My fictional characters don’t often surprise me, but when they do, it’s quite a surprise.
FAMISHED: THE RANCH has been rolling along well. My alpha readers have been invaluable, and so far things have been not simple, but at least reasonable.
Last week, though, my primary antagonist made something clear: He’s smarter than his cousins. I knew that already, but I didn’t realize how dumb my original outline made him out to be in this section. The plot as outlined required him to overlook something fairly obvious, and this character wasn’t having any of it.
It’s a good thing for the book! The story will be better for it.
It’s a terrible thing for my rapid progress.
I don’t turn on a dime. Flexibility is a known issue for me in all aspects of my life. I don’t like that, but I have learned to accept it. When plans change, I often need a bit of time to adapt.
The problem is, I don’t have a lot of time. By week 4 of this month my available time is going to be slashed until May, which means the first draft’s got to be done before then. I can edit, revise and adjust, but I can’t be wrestling with these fundamental plot points in April.
In traditional mode, I worried about this for a week in private, then reached back to the alpha readers for advice (something else I often struggle with). They were unanimous: The new direction is correct and improves the book immensely. They removed my last possible hope of sticking to the original plotline, bless ’em.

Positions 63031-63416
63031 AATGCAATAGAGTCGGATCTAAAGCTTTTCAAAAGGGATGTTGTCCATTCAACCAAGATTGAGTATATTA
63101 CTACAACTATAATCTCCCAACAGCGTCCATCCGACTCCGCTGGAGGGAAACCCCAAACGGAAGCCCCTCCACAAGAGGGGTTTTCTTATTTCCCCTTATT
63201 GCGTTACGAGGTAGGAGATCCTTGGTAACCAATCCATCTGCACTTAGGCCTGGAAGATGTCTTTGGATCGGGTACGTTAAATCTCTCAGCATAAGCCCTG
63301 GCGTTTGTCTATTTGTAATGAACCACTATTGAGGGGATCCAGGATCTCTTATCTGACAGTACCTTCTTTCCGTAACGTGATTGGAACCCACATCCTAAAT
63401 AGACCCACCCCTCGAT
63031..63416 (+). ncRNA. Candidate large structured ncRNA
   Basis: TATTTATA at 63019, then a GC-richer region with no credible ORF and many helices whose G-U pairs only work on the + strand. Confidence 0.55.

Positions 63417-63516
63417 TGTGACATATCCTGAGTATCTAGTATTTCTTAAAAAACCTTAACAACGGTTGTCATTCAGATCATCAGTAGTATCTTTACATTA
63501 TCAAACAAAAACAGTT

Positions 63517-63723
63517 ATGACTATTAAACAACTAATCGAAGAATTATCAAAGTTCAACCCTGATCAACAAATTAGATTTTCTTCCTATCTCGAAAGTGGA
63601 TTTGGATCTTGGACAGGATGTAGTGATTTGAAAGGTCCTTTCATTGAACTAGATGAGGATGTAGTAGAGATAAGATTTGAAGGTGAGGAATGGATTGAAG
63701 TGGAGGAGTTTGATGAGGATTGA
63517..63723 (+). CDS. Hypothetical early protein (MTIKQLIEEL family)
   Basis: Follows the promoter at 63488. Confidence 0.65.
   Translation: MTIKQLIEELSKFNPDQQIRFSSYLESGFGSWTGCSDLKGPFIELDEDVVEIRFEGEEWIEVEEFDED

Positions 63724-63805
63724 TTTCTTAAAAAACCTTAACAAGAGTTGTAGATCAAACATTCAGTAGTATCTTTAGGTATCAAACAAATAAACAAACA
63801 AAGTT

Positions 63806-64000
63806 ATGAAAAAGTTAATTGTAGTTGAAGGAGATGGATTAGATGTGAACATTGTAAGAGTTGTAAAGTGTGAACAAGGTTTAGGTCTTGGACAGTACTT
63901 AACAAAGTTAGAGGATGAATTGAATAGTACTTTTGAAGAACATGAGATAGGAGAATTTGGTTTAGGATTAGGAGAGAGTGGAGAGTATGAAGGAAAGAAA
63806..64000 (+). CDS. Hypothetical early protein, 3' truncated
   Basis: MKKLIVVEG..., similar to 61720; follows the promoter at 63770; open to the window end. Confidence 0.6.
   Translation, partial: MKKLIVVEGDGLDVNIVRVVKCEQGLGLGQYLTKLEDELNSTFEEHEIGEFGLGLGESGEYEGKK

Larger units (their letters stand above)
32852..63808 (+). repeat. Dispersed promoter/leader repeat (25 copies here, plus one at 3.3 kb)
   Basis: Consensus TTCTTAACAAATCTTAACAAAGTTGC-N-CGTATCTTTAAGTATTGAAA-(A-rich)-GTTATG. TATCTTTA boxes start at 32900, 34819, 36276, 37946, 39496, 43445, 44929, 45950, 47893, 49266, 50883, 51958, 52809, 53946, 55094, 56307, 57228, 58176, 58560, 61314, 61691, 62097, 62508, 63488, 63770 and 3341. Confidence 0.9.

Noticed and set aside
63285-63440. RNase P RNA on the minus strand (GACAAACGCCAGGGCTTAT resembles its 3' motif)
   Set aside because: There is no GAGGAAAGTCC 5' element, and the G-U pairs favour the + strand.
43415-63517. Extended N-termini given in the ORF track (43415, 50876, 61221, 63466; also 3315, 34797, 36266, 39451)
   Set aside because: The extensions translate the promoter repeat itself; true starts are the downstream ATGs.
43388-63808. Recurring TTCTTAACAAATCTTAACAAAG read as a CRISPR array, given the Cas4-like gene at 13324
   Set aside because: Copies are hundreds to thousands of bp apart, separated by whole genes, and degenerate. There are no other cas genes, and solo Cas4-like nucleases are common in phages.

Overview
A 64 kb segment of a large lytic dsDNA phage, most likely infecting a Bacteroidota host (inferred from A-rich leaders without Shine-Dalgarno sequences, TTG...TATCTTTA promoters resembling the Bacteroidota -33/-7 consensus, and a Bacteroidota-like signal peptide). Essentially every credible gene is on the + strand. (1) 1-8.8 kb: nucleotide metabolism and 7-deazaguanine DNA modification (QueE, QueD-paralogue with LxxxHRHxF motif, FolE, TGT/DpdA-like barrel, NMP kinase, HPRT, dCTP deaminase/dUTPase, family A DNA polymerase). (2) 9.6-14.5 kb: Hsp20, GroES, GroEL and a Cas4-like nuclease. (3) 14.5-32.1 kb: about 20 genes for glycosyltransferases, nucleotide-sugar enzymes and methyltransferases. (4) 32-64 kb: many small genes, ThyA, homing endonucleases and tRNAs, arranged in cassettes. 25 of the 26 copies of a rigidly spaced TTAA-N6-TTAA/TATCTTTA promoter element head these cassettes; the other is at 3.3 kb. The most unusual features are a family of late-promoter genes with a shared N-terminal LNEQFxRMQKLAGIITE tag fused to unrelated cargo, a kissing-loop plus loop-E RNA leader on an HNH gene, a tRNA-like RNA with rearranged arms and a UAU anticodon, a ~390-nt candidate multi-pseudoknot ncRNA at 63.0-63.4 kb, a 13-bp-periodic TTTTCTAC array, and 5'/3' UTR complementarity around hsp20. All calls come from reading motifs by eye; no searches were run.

So I’m writing this post for three reasons: Firstly, I haven’t blogged in a while. Secondly, this is the only thing I’ve been able to think about for a week.
Finally, I’m hoping that writing about the issue publicly will result in writing through the issue when I’m next able to sit down.
How about you? When your characters present a surprise, do you seize it and run? Or like me, do you need to deliberate and figure out where the new path leads?
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